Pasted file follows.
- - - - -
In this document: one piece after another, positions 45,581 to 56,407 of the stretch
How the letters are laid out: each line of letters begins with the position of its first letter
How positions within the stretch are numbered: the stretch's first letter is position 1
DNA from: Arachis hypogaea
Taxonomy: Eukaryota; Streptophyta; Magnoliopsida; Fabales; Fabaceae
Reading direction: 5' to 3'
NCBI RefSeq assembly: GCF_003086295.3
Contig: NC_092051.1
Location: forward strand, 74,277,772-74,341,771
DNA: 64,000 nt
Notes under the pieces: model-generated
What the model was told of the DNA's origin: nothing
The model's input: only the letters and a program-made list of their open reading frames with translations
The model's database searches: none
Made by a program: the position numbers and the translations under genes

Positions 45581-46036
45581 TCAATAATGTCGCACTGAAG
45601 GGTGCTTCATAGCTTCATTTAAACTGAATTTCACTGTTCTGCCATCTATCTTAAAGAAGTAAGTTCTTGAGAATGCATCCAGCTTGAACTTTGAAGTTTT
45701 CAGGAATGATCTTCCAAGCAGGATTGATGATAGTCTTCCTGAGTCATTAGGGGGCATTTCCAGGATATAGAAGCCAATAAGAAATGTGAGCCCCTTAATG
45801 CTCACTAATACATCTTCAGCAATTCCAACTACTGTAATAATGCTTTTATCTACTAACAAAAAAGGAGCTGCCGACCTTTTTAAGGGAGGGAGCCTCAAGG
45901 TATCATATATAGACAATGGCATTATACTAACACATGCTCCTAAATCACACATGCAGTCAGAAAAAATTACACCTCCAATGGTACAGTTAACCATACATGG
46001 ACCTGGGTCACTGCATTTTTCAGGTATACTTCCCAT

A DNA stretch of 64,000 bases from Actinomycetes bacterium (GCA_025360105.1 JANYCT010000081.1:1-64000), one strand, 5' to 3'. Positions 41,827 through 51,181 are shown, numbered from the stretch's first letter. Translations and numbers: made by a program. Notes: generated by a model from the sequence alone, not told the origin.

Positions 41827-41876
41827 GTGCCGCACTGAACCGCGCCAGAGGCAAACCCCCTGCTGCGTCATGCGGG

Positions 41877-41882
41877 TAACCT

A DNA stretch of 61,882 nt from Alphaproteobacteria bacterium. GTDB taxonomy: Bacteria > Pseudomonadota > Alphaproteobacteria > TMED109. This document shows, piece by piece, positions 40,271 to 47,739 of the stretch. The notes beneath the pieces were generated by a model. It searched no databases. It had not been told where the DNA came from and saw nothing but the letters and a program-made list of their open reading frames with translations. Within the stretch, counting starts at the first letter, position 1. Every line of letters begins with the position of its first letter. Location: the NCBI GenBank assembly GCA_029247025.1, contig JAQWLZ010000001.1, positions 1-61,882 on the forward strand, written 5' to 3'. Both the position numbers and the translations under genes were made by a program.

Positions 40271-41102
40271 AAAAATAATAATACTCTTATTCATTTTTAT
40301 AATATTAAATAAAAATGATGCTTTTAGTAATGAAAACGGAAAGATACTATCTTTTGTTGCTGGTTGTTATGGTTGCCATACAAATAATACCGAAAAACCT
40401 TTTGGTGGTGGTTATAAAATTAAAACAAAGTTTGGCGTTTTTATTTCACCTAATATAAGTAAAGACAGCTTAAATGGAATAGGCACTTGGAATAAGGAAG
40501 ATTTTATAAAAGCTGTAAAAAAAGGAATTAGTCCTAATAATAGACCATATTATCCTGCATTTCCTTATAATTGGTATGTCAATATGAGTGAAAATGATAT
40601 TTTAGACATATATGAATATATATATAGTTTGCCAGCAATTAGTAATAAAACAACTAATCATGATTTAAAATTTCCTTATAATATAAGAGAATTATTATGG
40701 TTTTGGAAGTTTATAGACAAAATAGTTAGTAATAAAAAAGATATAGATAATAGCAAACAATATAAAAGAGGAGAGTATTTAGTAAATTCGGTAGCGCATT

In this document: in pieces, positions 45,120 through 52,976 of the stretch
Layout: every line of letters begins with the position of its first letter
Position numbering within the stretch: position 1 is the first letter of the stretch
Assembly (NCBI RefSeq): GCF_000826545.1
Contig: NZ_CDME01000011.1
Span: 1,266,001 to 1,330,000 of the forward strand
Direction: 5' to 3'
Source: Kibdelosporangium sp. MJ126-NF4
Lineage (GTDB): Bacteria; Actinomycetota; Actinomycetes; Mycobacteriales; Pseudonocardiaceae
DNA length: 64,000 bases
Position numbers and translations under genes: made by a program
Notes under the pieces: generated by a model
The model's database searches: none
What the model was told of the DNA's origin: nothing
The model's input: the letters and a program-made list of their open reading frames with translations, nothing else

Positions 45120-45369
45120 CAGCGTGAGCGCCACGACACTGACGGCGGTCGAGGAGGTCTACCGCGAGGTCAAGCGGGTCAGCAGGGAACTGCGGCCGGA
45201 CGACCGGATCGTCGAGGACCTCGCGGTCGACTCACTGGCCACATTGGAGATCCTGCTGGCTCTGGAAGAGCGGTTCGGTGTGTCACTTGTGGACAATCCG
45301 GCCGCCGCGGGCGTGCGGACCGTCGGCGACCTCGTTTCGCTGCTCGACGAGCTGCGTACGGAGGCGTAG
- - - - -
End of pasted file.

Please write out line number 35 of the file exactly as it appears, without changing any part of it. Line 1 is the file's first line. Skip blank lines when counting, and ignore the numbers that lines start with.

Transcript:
40701 TTTTGGAAGTTTATAGACAAAATAGTTAGTAATAAAAAAGATATAGATAATAGCAAACAATATAAAAGAGGAGAGTATTTAGTAAATTCGGTAGCGCATT